WARSAW—The escalating confrontation between Ukraine and Russia is inflicting severe pain on both economies and risks derailing the recovery in Eastern Europe and parts of the former Soviet Union this year, the region's leading development bank said Wednesday.
The European Bank for Reconstruction and Development, a multilateral development lender established in 1991 to help ex-communist countries transition from central planning to market economies, more than halved its 2014 growth forecast for the nations of the former Soviet Union, Eastern Europe and Turkey to 1.3%, from 2.8% in January.
The forecasts, unveiled at the beginning of the lender's annual two-day meeting in Warsaw, come as the spiraling crisis in Ukraine has triggered the most charged East-West standoff since the Cold War and underscores the renewed challenges for former Eastern bloc nations 25 years after communism's collapse.
"The uncertainty is tremendous. Capital outflows from Ukraine are turning seriously negative," said Erik Berglof, the EBRD's chief economist. "We have to be honest about the challenges that many of our countries face," added EBRD President Suma Chakrabarti.
The bank's forecasts are the most comprehensive attempt yet to assess the spread and scale of the damage to short-term economic growth prospects caused by recent uncertainty about Ukraine's future and rising tensions between the West and Russia.
Bankers said those challenges have spurred the EBRD to refocus on its core countries of operation after several years of expanding its reach to include Mongolia, Turkey and economies affected by the 2011 Arab Spring, such as Morocco and Egypt and Jordan.
"This situation is a surprise to us all, causing a major rethink in approach. We were accustomed to such situations in other regions of the world, but not under our very nose," said Piotr Czarnecki, chief executive of the Polish unit of the Austrian bank Raiffeisen, RBI.VI +1.66% which is one of the largest lenders in former communist economies.
The most immediate victims of the crisis are Ukraine and Russia. The economy of the former is now expected to contract by 7% this year after the EBRD forecast it to grow 1.5% as recently as January. For Russia, —the region's biggest economy—the EBRD said the best achievable outcome would be a year of stagnation, compared with the 2.5% expansion projected in January. Worse, the economy could fall into recession if the West imposes broader sanctions against Moscow—a step that could also drag down global growth.
"We wouldn't be surprised if Russian growth goes below zero.…We're worried about the potential escalation of sanctions," Mr. Berglof said.
The wider cost could be another year of slowing growth across a number of regions that have already been hit by setbacks, primarily the 2008 global financial crisis and the euro zone's subsequent debt troubles. In January, the EBRD forecast that 2014 would mark a year of accelerating growth in many of its 17 countries of operation. It now expects growth to slow from 2013 levels in two of the three Baltic States, four economies in Eastern Europe and the Caucasus, and five economies in Central Asia.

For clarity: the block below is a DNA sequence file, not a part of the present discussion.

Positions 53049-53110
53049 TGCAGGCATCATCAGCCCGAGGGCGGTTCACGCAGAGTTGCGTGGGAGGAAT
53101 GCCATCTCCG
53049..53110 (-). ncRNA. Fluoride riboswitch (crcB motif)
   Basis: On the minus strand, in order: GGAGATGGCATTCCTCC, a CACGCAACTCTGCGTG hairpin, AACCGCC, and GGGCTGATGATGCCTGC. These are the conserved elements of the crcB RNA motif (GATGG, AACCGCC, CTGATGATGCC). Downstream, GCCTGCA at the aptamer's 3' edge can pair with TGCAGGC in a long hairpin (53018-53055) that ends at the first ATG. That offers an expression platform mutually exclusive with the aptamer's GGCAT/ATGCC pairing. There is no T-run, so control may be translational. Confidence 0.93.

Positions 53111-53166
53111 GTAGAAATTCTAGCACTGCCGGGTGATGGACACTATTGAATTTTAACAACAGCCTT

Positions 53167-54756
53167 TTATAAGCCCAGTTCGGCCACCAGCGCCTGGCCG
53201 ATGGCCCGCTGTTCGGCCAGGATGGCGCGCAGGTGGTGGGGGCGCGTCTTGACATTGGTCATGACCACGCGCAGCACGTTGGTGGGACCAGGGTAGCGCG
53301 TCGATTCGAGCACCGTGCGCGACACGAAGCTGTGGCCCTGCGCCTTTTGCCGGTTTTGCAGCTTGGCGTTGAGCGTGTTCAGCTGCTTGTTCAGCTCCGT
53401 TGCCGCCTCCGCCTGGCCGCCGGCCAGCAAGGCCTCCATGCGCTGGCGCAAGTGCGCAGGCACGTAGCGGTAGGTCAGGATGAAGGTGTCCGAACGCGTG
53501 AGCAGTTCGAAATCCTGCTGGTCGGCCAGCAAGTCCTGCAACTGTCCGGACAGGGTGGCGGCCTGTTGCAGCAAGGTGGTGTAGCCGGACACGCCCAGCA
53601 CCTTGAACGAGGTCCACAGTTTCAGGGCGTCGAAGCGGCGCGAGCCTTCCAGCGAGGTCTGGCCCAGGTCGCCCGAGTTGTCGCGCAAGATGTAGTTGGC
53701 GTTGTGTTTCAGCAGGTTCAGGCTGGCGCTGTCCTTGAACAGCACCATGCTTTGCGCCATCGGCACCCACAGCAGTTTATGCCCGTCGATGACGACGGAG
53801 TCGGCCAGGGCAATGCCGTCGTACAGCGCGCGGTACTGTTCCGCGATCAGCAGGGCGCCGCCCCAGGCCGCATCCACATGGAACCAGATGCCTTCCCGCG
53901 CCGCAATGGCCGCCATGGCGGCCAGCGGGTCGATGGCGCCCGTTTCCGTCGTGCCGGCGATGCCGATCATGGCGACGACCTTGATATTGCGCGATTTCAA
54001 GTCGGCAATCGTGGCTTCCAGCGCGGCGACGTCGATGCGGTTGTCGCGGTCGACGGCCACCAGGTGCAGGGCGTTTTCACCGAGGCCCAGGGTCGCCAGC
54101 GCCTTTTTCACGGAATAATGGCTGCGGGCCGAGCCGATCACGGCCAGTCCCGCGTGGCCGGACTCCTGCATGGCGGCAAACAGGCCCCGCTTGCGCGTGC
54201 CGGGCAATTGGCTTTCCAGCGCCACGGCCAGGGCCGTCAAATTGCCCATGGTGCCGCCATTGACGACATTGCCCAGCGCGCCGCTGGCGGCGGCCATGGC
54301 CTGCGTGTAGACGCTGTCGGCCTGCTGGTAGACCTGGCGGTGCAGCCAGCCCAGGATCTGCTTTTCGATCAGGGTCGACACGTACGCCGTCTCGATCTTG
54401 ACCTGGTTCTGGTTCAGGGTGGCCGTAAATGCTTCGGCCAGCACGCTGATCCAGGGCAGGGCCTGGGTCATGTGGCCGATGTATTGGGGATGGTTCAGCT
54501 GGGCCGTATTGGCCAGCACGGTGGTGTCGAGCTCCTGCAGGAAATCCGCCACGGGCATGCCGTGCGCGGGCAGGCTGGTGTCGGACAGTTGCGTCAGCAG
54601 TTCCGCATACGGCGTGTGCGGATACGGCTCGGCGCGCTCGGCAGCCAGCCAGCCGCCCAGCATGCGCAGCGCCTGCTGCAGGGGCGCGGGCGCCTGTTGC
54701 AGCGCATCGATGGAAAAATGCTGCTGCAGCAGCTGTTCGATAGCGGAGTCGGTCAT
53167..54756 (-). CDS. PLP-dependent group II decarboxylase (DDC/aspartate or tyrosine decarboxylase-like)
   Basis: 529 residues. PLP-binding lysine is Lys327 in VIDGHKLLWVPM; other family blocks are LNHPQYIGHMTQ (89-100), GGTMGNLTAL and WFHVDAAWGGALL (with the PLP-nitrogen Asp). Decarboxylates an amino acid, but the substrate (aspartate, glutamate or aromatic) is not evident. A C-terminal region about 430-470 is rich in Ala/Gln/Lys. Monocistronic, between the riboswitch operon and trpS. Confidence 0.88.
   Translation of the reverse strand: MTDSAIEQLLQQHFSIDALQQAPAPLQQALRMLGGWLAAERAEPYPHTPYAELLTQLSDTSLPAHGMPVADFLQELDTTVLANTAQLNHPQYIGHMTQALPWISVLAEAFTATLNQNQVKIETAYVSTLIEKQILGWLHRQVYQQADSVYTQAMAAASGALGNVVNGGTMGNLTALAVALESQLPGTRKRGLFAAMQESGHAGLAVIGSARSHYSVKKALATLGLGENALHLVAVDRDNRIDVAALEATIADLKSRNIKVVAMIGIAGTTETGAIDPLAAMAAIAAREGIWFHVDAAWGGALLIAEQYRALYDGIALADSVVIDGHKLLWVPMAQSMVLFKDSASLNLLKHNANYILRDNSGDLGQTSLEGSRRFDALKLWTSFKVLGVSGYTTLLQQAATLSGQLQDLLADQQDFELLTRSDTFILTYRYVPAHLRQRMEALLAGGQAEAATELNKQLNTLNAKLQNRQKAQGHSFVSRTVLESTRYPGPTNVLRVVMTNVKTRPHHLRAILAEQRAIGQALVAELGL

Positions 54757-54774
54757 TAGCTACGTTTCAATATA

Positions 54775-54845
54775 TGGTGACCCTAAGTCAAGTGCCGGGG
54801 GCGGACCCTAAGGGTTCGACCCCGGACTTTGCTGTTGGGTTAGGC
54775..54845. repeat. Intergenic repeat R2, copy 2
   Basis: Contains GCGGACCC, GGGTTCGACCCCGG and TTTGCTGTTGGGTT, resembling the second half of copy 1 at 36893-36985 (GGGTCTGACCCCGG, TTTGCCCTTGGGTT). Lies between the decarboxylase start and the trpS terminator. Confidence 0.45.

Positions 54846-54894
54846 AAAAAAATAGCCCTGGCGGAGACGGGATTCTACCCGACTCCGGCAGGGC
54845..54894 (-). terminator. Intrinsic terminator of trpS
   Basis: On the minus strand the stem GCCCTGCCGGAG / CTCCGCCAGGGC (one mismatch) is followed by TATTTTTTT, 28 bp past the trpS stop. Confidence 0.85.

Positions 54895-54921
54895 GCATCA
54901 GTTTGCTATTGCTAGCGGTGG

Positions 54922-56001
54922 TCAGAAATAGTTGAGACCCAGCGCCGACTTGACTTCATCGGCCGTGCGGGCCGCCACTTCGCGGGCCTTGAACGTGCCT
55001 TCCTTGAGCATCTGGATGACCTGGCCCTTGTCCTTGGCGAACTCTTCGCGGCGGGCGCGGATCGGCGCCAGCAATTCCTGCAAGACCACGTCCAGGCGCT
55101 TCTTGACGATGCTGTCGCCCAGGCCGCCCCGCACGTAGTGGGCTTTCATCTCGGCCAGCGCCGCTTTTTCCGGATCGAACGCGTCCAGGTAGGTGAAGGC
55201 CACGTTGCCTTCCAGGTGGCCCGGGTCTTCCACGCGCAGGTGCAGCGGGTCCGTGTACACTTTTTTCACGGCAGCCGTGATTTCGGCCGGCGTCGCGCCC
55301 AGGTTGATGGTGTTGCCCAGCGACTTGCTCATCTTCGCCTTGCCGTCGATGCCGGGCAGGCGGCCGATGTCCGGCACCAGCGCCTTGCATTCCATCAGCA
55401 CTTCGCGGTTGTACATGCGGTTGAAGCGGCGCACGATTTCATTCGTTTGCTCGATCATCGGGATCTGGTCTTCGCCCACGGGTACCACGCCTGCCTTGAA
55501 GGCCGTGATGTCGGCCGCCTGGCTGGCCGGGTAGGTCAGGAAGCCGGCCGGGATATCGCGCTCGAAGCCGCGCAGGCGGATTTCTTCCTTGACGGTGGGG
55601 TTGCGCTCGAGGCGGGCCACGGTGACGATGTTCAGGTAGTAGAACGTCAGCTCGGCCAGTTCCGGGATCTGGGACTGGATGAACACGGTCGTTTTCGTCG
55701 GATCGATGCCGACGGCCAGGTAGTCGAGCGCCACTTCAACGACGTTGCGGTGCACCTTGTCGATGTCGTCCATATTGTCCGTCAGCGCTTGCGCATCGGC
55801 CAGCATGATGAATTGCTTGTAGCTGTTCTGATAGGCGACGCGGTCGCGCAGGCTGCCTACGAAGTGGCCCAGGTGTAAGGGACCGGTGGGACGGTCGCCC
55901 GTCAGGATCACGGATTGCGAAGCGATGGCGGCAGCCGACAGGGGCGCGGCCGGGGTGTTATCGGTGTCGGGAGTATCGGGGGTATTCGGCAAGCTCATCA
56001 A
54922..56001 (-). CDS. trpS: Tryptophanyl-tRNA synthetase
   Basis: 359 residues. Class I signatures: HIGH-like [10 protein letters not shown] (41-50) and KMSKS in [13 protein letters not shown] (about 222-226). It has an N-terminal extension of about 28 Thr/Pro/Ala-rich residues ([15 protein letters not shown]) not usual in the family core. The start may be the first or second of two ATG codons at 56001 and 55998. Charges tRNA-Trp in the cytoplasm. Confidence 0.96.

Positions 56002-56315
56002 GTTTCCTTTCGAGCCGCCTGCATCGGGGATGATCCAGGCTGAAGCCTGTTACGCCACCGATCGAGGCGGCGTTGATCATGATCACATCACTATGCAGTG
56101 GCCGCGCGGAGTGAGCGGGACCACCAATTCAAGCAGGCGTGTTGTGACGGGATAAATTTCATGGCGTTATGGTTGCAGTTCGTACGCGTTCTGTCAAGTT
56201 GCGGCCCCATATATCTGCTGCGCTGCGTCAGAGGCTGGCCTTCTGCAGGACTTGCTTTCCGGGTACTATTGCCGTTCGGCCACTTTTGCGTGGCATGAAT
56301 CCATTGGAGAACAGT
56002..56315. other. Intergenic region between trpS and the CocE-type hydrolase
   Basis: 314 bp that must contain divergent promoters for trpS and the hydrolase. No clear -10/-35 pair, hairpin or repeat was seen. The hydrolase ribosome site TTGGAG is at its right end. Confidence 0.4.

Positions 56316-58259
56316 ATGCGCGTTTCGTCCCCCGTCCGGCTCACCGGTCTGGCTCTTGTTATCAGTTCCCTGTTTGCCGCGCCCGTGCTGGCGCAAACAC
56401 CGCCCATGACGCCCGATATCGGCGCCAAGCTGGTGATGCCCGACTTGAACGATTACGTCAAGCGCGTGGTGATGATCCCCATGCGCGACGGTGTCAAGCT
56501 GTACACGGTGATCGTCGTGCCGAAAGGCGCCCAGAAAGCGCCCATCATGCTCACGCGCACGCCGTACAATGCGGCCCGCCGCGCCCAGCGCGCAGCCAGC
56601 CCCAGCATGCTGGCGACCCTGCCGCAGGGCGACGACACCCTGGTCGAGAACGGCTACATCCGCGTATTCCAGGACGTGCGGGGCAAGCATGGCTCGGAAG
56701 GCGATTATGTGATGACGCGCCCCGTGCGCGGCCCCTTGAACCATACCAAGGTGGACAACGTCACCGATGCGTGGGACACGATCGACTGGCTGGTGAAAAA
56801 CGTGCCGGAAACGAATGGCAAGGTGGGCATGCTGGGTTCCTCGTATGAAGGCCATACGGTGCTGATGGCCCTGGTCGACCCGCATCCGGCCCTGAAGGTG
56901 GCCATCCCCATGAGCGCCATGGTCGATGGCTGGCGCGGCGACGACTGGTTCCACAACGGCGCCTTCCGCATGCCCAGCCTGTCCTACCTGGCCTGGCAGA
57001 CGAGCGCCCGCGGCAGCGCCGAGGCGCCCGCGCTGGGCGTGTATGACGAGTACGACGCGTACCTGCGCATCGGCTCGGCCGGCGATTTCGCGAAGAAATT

The EU on Monday placed sanctions on a senior Kremlin aide, a top Russian military commander and a number of Crimean and separatist Ukrainian leaders as it modestly ratcheted up its response to the crisis.
Before Monday's decision, the EU had placed sanctions on nearly 50 Russian and other individuals connected to the takeover of Crimea and the separatist push in eastern Ukraine. It said it would consider further action, including a possible new stage of broad economic sanctions.
The EBRD said there are a range of channels through which events in Russia and Ukraine will negatively affect other countries.
A number of countries in Eastern Europe and Central Asia have close trade links with Russia and Ukraine and will likely experience a decline in exports, as well as remittances from emigrant workers, the development bank said. Tajikistan, the Kyrgyz Republic, Moldova and Armenia are particularly vulnerable to a slowdown in payments from citizens working in Russia, the EBRD said.
In central and southeastern Europe, the impact is more likely to be felt through higher borrowing costs for governments and companies as investors seek compensation for increased levels of political and economic uncertainty, including threats to their energy supplies. But Bulgaria and Montenegro may also suffer from a drop in the number of Russian tourists, and the EBRD noted that Serbia retains strong trade links with Russia.
The development bank said that even without broader sanctions against Russia, growth in many economies will be weaker than forecast.
"Escalation of the crisis or a disorderly adjustment of Ukraine's economy could have a significant negative impact on investor confidence, growth, trade and possibly energy and food security in the region," it said.
The crisis doesn't spell the end of the recovery hopes of all economies that share borders with Russia and Ukraine. The EBRD raised its 2014 growth forecast for Poland to 2.8% from 2.7%, and raised its forecasts for Romania and Bulgaria, largely reflecting an increase in demand from the recovering euro zone.
—Alexander Kolyandr and Patryk Wasilewski contributed to this article.
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